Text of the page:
The regression coefficients from the model were used to define the probability of consulting for a mental health problem. Risk factors for consulting identified in the model were added in descending order of importance. The lowest predicted consulting rates were 5% for males under 24 or over 55 years, who had only one disorder, no disability, lower neuroticism, no physical health disability, were married or never married and not educated beyond high school. The highest rates (91%) were in females aged 25-54 years in whom all the above risk factors were present.

Service utilisation among those with a current principal disorder (n=1422, Fig. 1, box 2)

Comorbidity, with other mental disorders and/or with physical disorders, was not uncommon. We wanted to explore service use with respect to the clinically significant disorder for which people would seek help. Box 2 of Fig. 1 therefore illustrates the treatment of people with current symptoms who, if they met the criteria for more than one disorder, identified their main disorder as the one that “ troubled them the most”. Cases of psychosis and cognitive impairment (prevalences of 0.4% and 1.3%, respectively) were included in the previous analysis but were deleted from this and subsequent analyses because we had doubts about their ability to identify their main disorder appropriately.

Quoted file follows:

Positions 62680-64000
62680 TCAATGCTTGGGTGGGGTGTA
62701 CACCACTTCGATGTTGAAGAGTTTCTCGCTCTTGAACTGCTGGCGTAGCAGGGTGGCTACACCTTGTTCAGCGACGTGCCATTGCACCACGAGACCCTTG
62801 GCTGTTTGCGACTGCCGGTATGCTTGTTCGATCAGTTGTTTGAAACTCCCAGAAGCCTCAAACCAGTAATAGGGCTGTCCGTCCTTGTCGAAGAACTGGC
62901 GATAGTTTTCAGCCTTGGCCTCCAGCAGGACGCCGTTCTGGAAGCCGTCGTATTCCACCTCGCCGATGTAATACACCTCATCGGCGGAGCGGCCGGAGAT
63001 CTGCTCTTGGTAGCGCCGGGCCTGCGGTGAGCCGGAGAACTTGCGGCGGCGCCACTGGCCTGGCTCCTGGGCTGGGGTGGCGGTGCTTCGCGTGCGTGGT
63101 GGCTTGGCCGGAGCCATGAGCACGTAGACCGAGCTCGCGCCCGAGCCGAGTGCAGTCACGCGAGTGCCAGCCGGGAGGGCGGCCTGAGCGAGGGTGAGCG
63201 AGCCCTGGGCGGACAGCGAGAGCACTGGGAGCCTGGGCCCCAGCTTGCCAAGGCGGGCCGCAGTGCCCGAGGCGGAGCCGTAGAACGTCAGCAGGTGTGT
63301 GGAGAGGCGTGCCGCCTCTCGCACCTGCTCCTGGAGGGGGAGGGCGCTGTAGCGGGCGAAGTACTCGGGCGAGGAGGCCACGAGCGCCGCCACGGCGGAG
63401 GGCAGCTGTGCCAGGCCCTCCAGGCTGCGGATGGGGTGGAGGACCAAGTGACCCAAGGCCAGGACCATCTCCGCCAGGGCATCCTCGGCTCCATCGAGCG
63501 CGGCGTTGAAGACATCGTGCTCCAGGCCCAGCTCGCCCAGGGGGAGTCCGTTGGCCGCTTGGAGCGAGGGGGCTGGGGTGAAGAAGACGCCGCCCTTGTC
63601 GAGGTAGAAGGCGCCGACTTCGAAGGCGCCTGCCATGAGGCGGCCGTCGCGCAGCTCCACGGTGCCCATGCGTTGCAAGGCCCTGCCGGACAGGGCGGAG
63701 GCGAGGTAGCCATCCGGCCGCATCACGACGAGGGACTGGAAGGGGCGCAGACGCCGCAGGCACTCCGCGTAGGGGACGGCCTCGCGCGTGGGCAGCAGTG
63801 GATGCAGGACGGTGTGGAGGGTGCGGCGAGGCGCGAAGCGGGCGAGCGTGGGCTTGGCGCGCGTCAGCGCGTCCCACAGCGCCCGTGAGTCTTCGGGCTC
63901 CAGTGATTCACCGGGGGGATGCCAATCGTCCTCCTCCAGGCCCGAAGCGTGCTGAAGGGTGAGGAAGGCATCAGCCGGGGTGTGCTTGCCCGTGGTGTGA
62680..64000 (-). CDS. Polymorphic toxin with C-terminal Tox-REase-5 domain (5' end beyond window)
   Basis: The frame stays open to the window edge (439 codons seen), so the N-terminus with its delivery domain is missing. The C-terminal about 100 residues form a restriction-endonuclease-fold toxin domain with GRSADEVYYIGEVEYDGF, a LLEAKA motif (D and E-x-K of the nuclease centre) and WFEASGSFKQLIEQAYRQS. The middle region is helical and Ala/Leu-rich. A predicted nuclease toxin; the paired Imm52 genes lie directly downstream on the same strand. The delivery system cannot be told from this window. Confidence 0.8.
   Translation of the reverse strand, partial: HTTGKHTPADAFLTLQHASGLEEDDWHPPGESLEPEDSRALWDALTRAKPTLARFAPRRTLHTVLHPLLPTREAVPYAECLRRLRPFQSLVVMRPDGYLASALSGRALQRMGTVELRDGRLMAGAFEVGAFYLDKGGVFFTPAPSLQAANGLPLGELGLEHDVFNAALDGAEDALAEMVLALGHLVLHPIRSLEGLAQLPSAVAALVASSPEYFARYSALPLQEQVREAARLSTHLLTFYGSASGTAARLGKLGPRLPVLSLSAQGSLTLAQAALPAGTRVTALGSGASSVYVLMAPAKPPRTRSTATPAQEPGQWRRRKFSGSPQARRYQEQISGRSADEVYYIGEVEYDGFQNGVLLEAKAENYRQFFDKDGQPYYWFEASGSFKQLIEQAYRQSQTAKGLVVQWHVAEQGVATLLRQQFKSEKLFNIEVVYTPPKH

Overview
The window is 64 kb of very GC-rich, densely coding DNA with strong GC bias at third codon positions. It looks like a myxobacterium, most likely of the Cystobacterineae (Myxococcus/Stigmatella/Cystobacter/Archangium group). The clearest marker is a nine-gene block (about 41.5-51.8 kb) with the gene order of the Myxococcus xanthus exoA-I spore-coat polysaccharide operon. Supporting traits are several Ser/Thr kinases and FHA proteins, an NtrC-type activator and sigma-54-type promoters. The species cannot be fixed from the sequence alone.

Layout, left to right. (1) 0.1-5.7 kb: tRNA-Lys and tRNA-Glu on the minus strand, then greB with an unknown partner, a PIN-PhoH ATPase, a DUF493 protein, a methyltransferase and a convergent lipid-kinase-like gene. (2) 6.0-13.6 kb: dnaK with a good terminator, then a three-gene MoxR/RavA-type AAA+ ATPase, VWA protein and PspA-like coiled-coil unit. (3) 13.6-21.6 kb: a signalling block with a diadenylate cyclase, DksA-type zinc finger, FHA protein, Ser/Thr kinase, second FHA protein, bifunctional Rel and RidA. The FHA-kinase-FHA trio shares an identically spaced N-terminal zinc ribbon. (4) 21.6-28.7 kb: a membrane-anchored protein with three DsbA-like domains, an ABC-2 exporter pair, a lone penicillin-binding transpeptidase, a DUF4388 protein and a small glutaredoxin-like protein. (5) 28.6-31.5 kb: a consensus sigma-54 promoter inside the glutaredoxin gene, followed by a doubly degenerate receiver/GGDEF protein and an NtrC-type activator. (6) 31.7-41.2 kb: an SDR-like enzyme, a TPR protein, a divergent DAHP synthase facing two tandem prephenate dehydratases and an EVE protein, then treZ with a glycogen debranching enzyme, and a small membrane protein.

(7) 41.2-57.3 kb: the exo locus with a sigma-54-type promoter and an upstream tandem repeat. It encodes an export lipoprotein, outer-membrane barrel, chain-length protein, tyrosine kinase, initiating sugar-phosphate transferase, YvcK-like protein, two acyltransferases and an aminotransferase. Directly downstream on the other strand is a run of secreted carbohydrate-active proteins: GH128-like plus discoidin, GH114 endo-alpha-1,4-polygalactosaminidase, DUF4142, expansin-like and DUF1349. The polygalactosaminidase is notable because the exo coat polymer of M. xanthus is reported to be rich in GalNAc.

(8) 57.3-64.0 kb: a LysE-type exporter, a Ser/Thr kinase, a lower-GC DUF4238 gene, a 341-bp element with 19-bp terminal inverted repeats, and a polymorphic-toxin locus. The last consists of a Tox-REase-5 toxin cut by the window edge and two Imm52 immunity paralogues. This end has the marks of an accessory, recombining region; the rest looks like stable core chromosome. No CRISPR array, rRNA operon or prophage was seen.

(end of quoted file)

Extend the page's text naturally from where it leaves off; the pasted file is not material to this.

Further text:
Half of those who met the criteria for a mental disorder during the year reported symptoms in the past month. Only 37% of these current cases had consulted for mental health problems in the 12 months prior to interview. Moreover, only one-fifth (22%), reported receiving a treatment for which there is evidence of efficacy (medication or cognitive-behavioural treatment). Whether they actually received effective treatments and complied is not known. Sixty-five per cent of respondents who had not sought treatment for a current disorder said that they had no need. Only 6% reported a need for treatments believed to be efficacious, defined above as receiving either medication or cognitive—behavioural therapy (see Nathan & Gorman, 1998).